5. The Perfect Pitbull- Try not to get too frustrated with your dog, remember that although you may have a lot going on in your life, all your dog has is YOU! Don't be too hard on them when they jump all over you after being in the crate all day. Puppies will chew on everything, if you don't want it chewed on, don't leave it on the floor. Close Supervision is key.


The newest member of my household is Lady. She is a 16 week old, 25lb, mostly pitbull puppy. Her age and exact pedigree are unknown to me. She was abandoned by her previous owner, a young man unable to support and provide her. My neighbor brought her to my front door the night I returned from a Vegas vacation. She had been dumped in the bed of his pickup truck, inside his cracked garage. After a grueling day, trying to survive in temperatures of over 100 degrees with no water, she managed to jump out the back off the truck. That was when she was discovered, dehydrated and sick, but still alive.

We immediately fell in love and decided to adopt her.

In an upcoming post, I will share more experiences and keep you updated with her progress.


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    • profile image


      6 years ago

      After having the pleasure of meeting Lady myself, I can honestly say that the owner is fully responsible for the behavior of the dog. Regardless of breed.

      I lost my dog to an over-aggressive pitbull a few years back after finishing a routine walk in my neighborhood. I had a neighbor with a pitt who kept her pent up in a studio apartment every day, with one walk a week at best. This was my first experience with pitts, so I assumed the rumors were true based on her level of pent-up anxiety which later manifested into aggression. Taking a step back, I realize that any animal (or even person) would have increased anxiety after years of being held hostage in a tiny apartment with no social interaction. Though the dog looks intimidating and has the stature to do damage, it really wasn't the dog's fault at all. It was the owner's negligence that forced her to that point.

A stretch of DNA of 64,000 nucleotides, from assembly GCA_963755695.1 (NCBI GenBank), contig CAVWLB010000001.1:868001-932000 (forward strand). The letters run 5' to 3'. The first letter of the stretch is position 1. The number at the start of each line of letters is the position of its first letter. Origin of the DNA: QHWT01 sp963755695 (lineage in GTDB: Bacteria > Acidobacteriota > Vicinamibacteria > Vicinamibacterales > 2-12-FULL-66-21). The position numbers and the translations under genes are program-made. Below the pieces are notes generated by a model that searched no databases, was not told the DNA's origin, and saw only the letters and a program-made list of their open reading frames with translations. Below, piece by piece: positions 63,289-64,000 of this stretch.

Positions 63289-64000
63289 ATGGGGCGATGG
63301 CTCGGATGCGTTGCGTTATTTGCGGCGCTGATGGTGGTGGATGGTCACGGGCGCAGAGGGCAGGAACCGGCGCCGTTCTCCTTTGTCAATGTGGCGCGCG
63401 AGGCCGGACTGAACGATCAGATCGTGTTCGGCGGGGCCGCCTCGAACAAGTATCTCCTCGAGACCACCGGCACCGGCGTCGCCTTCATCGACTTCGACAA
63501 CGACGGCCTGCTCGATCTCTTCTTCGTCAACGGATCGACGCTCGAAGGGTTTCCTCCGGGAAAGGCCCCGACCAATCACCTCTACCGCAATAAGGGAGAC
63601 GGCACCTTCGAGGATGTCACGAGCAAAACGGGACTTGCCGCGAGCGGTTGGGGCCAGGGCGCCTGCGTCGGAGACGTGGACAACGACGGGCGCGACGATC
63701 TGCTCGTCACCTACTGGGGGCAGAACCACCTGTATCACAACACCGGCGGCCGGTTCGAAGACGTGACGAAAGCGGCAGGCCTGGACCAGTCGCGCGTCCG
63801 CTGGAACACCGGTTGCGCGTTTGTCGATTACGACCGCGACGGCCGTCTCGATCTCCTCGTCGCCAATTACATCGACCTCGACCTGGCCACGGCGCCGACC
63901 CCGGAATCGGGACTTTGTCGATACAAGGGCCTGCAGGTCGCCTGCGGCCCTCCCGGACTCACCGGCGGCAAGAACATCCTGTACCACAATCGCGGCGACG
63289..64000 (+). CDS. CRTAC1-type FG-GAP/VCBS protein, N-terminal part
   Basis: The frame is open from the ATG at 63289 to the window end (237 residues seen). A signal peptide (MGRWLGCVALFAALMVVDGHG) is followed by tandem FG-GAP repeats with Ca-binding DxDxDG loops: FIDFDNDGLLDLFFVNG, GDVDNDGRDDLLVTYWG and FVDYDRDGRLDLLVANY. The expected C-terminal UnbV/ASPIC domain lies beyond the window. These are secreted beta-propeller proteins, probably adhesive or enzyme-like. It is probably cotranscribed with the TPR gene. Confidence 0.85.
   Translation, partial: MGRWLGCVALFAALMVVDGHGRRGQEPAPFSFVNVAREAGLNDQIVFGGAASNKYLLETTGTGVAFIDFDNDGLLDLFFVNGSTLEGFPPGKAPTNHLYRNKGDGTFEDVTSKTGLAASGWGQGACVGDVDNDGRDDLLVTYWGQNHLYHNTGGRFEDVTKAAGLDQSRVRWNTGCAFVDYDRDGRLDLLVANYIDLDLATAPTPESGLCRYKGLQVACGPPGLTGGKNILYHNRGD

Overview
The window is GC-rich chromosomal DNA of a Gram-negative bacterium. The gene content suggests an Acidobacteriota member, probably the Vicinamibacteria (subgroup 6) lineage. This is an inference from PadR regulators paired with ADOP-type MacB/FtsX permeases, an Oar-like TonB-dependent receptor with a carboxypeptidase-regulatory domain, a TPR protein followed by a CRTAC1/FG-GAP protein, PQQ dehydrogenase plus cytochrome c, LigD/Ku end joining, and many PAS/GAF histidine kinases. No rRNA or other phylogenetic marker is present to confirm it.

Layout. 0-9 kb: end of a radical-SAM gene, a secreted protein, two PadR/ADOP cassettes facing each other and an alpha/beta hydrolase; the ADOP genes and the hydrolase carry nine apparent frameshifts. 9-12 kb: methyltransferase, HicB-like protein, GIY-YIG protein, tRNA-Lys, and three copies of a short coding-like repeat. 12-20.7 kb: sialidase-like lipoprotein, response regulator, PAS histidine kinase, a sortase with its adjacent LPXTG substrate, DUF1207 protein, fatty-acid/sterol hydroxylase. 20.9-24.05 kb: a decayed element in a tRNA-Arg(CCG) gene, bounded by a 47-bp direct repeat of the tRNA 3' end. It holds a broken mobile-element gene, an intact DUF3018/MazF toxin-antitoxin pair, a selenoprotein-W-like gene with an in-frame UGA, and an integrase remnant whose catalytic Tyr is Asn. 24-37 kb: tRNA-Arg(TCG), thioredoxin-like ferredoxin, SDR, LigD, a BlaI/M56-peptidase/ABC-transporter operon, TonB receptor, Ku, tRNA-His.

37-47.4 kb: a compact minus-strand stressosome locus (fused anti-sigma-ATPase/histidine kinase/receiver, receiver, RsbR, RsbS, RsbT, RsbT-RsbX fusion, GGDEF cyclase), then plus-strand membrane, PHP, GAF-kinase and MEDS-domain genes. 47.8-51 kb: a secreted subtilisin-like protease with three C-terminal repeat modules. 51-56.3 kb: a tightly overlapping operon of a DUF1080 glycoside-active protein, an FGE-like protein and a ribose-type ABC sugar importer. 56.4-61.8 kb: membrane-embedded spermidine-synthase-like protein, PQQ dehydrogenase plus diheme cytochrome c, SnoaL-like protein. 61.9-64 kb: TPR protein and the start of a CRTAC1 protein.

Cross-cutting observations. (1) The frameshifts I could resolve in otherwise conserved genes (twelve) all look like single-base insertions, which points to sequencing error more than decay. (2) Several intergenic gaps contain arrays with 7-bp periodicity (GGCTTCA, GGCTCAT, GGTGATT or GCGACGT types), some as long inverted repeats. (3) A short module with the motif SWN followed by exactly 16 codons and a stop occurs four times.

I am a dog lover all around, and try to be an advocate for all breeds. Because of my experience, it took a little something extra to coax me into being completely comfortable around pitts. That little something is named "Lady".

      She is so incredibly affectionate and friendly. She is social with other dogs and always up for play time. She is extremely intelligent, and eager to please. I can see now why people fall in love with these muscular teddy bears!

      For the right owner, a pittbull can be a perfect companion. Like any dog, all they need is a little exercise. :-)

    • RennyB profile image


      6 years ago from Florida

      I've had Pitts all my life. In the wrong hands, they can be VERY dangerous, but you care and love her, she will bring unyielding love into your life.

      There will be people who say ignorant things. Or even call animal control to be malicious. I've had people try to poison my Pitt just because he's a Pitt. So beware.

    • SemperFitness profile imageAUTHOR


      6 years ago from California

      Thank you for your interest! After getting Lady, everyone I knew always seemed very concerned that she was a pitbull. She is the exact opposite of what anyone expects!

    • kgarcia1113 profile image

      Kassi Garcia 

      6 years ago from Las Vegas, NV, USA

      Great hub, great information. It is good to see others taking a firm stand on it being the owner not the breed. Most people overlook the fact that every dog, regardless of breed, can bite or misbehave. But as you pointed out because of the size and muscle structure of Pit Bulls when they bite the damage is worse. Your new puppy, Lady, proves that the fight in these dogs isn't always bad, some are just fight to survive when dealt a rough life.